Ethereum Integration is Finally Completed

AAfter eight years of delay, the Ethereum blockchain has switched to a new method of verifying transactions, known as Proof of Stake. The technical upgrade, called the merger, was completed in the early hours of Thursday morning. This significantly reduces the amount of energy used by the network and sets the stage for Ethereum to lower its fees and massively expand its user base.

“It’s hard to compare it to the day it started in 2015, but it could be more significant,” said Joe Lubin, a co-founder of Ethereum and the founder of the blockchain company Consensys. “It’s basically going to take us to an infinite-transaction-per-second throughput architecture…It’s going to be internet-scale very soon.”

Read more: Why Ethereum Merge Matters

Although various experts and speculators predicted that the merger would send the price of Ether soaring or falling, prices remained relatively flat during the Asian trading day.

The success of the merger (so far) serves as an ideological victory for Ethereum and its decentralized structure. The network has no board of directors or CEO, but rather a group of dispersed developers and engineers working together from around the world. Leaderless collaboration is a core tenet of blockchains, and Ethereum developers have proven their ability to self-organize and thoroughly push toward a massively technically challenging update over the years.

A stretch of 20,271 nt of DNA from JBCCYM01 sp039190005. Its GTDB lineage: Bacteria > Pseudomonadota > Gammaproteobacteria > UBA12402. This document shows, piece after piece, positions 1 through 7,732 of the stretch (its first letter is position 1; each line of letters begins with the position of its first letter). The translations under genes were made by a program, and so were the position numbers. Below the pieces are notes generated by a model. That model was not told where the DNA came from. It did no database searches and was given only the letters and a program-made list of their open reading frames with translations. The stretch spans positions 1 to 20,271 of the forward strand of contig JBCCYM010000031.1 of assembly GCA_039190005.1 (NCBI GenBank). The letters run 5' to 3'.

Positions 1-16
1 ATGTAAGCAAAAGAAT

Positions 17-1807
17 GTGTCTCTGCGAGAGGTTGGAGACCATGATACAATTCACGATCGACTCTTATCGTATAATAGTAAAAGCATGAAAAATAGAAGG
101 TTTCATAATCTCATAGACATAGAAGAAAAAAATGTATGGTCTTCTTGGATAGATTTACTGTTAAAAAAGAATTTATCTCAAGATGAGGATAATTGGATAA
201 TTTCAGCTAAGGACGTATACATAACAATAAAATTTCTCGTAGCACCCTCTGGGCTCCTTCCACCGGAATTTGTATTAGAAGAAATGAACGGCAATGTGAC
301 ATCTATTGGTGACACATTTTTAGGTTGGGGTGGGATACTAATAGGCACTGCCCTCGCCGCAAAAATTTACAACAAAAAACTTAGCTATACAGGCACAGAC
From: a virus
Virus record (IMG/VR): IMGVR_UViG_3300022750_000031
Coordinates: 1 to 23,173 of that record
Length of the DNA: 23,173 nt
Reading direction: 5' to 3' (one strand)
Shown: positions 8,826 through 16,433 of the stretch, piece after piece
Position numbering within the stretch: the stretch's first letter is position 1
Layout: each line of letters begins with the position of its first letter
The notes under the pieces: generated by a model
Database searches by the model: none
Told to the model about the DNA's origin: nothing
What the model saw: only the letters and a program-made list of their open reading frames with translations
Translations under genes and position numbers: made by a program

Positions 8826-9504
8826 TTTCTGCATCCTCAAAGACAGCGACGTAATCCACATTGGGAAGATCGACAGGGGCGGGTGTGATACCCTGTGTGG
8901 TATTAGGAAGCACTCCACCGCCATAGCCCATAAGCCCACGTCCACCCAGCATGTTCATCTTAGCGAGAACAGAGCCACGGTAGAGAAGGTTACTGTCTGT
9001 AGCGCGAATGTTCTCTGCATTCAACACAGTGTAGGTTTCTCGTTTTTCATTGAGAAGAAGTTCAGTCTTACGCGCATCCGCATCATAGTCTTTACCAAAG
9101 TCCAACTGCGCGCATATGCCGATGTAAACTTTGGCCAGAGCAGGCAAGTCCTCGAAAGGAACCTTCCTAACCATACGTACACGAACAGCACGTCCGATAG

The integration is designed so that Ethereum users themselves do not need to do anything: their accounts will be updated automatically. Several scams have proliferated over the past few months online that have prompted Ether holders to “upgrade” their software, when they are simply trying to steal funds. On Thursday morning, the developers signaled that the merger had taken place do a littleif whatevermajor bugs.

Many environmentalists applauded the decision. Ethereum’s previous method of securing the blockchain, known as Proof of Work, used enormous amounts of energy: Last week, the White House released a report on the impact on the crypto environment, saying that the crypto-asset activity in the US has been compared to the country’s greenhouse gas. emissions from railroad diesel fuel. The move to Proof of Stake, according to the report, could “significantly reduce total power consumption to less than 1% of today’s levels.”

Beeple, who is perhaps the best-known NFT artist, recalls the fusion in a piece of artwork:

One of the losers in this transition: Proof of Work miners who perform energy-intensive processes in large data centers. They invested in equipment that is now useless. As a result, some of those miners started their own token, called ETHW, which still runs on Proof of Work. While much of the Ethereum community has rejected the legitimacy of the alternative blockchain, it still attracts some day traders hoping to make a quick profit from the activity. The price of that token doubled in value shortly after the merger, before falling back down.

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